Saturday, January 14, 2012

Thinking in a loud voice back in 1998


As I was trying to "organise" all the files I have in my desk PC, I found this paper I wrote back in 1998 for a course I was attending. It feels strange to read what I thought and read back then...  The idea of computers in classrooms was science fiction for me at that time still, some ideas hold true. 


My generation stands in awe as we see how much things change, mainly regarding technology and communications. Life has become so accelerated that changes are outdated before we can truly understand them and integrate them into our lives. 


Immersed in this situation schools and teachers are facing complex questions: What should schools teach? What knowledge is essential? What knowledge will be most needed when our students leave school? Schools and teachers have a very important challenge ahead; provide our students with tools in order for them to live intelligently in today’s world and become  useful members of society. John Holt in his book “ How children fail” (1964) sustained “Since we can’t know what knowledge will be most needed in the future, it is senseless to try to teach it in advance. Instead, we should try to turn out people who love learning so much and learn so well that they will be able to learn whatever needs to be learned”


We could start by doing away with certain ideas which have governed our schools for many decades such as the notion of a curriculum as a body of essential knowledge which everybody should know in order to be considered educated. As Holt sustains “The idea of the curriculum would not be valid even if we could agree on what ought to be in it. For knowledge itself changes... Moreover, schools today cannot possibly judge what knowledge will be most needed forty, or twenty or even two years from now.”

Another aspect teachers could consider is what happens to our student's innate desire to learn, it is lost before they are halfway through their primary school. Peter Senge suggests that "the social and organisational structure in which we are brought up shifts our "natural" generative learning abilities into adaptive learning skills ... predestining them to mediocre performance."  Senge introduces the concept of Learning Organisation and five disciplines, system thinking, personal mastery, mental models, building shared vision and team learning. In his book "The Fifth Discipline" he describes a learning organisation as a place where people continually expand their capacity to create the results they truly desire, where people are continually learning how to learn together. Systems thinking is the framework, a body of knowledge and tools to help us see how to change things effectively. Personal mastery is the discipline of continually clarifying and deepening our personal vision, of focusing our energies and of seeing reality objectively. Mental models are the deeply ingrained assumptions, generalisations or images that influence how we understand the world and how we take action. Building shared vision is the practice of developing skills to share pictures of the future which will foster genuine commitment and enrolment rather than compliance. And team building starts with dialogue so as to enter into a genuine thinking together, this is vital as teams, not individuals, are the fundamental learning unit in modern organisations. In a learning organization with such characteristics  learning would not just be taking in new information but expanding our aptitudes so as to produce the changes we want.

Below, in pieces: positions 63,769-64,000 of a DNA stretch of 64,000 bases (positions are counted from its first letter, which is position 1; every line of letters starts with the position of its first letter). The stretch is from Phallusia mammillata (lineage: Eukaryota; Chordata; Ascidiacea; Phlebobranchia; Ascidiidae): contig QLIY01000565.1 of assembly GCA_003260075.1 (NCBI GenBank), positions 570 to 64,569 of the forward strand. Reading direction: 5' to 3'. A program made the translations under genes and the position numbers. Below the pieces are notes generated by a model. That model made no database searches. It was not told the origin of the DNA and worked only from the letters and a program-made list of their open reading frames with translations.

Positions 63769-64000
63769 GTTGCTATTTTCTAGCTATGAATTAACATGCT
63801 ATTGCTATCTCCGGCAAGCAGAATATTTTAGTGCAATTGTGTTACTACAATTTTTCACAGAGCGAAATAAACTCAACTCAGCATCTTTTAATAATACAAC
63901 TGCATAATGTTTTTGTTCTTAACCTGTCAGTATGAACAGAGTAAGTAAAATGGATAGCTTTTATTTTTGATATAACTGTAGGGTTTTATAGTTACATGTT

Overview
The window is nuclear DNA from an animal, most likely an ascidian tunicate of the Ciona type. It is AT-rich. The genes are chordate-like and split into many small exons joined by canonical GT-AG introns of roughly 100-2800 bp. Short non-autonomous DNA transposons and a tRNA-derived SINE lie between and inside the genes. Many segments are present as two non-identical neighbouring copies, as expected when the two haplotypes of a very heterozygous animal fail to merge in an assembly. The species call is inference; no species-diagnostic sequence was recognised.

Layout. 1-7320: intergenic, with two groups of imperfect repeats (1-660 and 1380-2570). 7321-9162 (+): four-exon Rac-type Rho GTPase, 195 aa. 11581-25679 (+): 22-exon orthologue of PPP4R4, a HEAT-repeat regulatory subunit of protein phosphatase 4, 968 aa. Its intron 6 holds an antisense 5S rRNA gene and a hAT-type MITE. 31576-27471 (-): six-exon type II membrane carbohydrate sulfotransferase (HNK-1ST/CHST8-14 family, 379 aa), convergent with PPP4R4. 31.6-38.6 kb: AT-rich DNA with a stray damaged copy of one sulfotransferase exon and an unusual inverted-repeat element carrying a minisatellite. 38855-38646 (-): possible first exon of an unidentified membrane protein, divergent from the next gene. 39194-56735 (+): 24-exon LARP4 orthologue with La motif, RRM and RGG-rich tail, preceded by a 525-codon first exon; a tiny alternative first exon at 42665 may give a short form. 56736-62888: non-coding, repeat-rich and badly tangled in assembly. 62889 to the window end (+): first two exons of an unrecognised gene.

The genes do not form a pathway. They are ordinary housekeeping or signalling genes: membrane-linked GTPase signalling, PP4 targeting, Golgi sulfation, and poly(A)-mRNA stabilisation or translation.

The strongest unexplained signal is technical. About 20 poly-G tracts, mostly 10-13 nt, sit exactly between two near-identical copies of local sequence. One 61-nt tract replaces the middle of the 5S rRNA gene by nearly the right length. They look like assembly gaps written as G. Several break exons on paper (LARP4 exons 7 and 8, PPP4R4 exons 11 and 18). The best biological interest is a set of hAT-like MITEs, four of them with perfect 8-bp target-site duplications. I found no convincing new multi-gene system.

One of the greatest challenges to schools today, is to develop an ethic of continuous improvement among staff, teachers and students. If all these groups keep looking for improvement, the accumulation of these actions will lead to the improved education that we all seek. Continuous improvement is a difficult concept to implant, it requires extra time and effort. But what can be gained from this is the pride and sense of accomplishment and feeling responsible for its outcome: empowerment. According to Peters (1973) “to be educated is not to have arrived at a destination; it is to travel with a different view”, Byham sustains that “improved education is a destination, and continuous improvement is the road to that destination, a never ending road. Empowerment is the engine that moves people along on this road". People are motivated to make continuous improvements because they enjoy the sense of pride they obtain from their accomplishments, it also improves quality of life. Empowered individuals regard work and learning as interesting, challenging and rewarding. Dewey said that “the purpose of education is to allow each individual to come into full possession of his or her personal power” thus we must prepare students to achieve and develop the self confidence needed to handle the hurdles they will encounter in their lives beyond the classroom. 


Teachers need to have the skills to empower, but before they can do so, teachers themselves must be empowered.